I pressed Green on whether Facebook Causes wasn't just "hands-off activism -- fundraising and recruiting warm bodies":

This is only the first step. We started with money for a few reasons. First it is real and everyone understands it. For most people 200 letters to Congress or a petition don't really mean anything. But money does. It can make organizations compete among young people, which suddenly gives us power in the process. Suddenly non-profits and campaigns will be able to efficiently raise money from young people. It shifts their attention.

In fact, Green saw the decline in the active-member model of modern non-profits as a shutting out of hard-to-reach supporters. Small dollar donations, then, are a way in the door for those folks:

We both [Green and Parker] have been influenced by the book Bowling Alone by Robert Putnam, a Harvard professor. It documents the decline in social capital of the last half century. During and after World War II the U.S. was rich with voluntary organizations. Non-profits had local chapters and membership meant actual meetings. People were very involved. That has declined. Now non-profits are "check and envelope" organizations. Being a member is sending a check in.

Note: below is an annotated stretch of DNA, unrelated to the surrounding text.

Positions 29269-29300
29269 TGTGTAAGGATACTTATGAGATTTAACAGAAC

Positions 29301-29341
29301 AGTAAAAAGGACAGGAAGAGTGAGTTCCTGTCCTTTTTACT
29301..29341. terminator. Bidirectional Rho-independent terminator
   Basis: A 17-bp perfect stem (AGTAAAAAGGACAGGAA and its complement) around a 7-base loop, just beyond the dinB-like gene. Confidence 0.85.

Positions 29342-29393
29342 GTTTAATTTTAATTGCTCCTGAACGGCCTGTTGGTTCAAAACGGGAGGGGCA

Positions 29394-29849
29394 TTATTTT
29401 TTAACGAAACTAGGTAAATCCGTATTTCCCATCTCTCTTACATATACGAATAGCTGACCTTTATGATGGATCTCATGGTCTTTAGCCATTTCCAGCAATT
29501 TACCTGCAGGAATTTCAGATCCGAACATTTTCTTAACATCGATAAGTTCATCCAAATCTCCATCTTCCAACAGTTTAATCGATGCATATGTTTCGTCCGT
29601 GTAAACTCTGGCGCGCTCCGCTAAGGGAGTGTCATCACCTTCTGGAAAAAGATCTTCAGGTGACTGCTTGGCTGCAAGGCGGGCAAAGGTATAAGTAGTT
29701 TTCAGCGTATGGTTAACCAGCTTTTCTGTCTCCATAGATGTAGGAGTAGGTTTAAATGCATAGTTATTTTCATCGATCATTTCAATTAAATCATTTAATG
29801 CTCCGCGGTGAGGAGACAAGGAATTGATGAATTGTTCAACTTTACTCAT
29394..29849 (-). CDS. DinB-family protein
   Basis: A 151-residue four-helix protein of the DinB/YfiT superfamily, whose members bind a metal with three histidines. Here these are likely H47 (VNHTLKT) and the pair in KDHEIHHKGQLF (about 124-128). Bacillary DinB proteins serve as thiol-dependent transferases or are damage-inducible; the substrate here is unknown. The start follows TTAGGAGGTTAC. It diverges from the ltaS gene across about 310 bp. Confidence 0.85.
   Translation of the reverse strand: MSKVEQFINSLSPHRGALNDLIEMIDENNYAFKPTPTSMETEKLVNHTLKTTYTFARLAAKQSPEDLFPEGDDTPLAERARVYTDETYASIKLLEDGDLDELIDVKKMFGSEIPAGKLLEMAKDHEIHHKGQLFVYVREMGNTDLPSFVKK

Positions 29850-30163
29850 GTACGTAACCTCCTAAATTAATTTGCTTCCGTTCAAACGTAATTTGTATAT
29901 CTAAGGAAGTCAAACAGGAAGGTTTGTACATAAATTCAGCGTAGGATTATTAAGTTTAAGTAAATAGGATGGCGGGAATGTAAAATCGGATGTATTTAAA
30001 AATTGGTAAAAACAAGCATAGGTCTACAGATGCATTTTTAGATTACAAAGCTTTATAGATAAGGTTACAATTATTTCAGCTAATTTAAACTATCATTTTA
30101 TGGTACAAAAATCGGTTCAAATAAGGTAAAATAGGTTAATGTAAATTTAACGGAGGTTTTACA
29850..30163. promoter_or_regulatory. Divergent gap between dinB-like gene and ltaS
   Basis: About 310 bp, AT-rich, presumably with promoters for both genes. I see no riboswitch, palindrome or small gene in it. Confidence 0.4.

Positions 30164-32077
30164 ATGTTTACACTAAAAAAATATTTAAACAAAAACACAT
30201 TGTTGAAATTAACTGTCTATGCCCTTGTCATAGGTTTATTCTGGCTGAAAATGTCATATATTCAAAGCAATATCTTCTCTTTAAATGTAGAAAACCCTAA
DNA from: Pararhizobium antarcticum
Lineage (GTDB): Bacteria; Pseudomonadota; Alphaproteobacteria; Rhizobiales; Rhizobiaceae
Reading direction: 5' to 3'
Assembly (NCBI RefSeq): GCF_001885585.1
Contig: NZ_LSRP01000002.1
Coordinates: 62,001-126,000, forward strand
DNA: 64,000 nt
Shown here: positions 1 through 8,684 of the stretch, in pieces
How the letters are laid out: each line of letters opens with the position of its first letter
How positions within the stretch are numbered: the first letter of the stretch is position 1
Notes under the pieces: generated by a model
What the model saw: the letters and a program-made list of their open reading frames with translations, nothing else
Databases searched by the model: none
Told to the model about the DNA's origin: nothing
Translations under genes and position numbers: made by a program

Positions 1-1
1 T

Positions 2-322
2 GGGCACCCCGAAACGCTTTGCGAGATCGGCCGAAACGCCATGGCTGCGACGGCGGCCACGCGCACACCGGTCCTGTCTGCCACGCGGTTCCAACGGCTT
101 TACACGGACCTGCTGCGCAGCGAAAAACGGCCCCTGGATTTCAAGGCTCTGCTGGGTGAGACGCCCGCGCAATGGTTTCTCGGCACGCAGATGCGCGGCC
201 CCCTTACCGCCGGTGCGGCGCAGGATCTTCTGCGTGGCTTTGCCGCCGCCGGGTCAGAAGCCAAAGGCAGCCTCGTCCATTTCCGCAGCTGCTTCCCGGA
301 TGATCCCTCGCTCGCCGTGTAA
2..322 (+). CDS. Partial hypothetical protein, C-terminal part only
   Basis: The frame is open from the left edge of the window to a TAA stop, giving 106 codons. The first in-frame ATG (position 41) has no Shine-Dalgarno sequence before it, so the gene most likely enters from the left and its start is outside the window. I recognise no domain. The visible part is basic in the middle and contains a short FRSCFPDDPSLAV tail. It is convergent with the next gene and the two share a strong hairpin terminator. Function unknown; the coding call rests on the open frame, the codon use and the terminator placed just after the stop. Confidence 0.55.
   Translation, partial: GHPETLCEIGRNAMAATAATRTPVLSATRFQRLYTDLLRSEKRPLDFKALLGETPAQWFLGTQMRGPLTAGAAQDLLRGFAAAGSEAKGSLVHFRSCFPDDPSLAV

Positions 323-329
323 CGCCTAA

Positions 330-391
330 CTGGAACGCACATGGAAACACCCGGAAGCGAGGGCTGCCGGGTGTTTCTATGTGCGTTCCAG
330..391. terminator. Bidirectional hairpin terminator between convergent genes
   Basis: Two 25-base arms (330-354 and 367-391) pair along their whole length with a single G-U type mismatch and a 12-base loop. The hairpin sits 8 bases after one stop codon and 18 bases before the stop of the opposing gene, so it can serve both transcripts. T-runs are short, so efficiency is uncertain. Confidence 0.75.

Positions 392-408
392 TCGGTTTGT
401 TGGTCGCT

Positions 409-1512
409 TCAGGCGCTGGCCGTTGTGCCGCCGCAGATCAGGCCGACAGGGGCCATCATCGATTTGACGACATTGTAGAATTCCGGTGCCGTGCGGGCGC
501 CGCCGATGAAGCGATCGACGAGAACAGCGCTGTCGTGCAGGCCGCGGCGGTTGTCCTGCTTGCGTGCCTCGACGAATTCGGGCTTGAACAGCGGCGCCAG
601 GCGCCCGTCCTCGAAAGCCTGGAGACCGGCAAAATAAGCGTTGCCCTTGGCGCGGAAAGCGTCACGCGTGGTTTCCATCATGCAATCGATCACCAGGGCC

So what happens is that it is very expensive to raise money. They pay about 30% of what they raise to raise more. Direct mail and phone is expensive. And because there is high upfront cost it hampers small organizations. It makes it not worth it to reach out to younger people, so young people are not reached out to because we do not have land lines or stable addresses and we won't give enough to make it worth it when it is so expensive to reach us. On Facebook Causes there is no upfront cost because people spread the message to their friends.

Again, more on this in a bit. This sort of debate fits in under the rubric of the question Malcolm Gladwell now-famously raised recently about whether all of our online activism is meaningless, at the end of the day. One instinct in responding to Gladwell is to say, who cares?, and celebrate the ecosystem of abundance where lots of different people are trying lots of different things. But we know enough about the development of practices and tools to now that, at some point, those things get baked into how we do things. At some point, it becomes the new normal, much like the way that there's a standard now for how you run a non-profit, with only slight variations on the same few models. We're in the formative phase for online organizing, right? So it seems to make sense to pay close attention to what sort of models are going to get a chance to thrive, and which might die off -- not because they're not good ideas, but because they benefit from timing, or high profile, or a wealth of VC funding.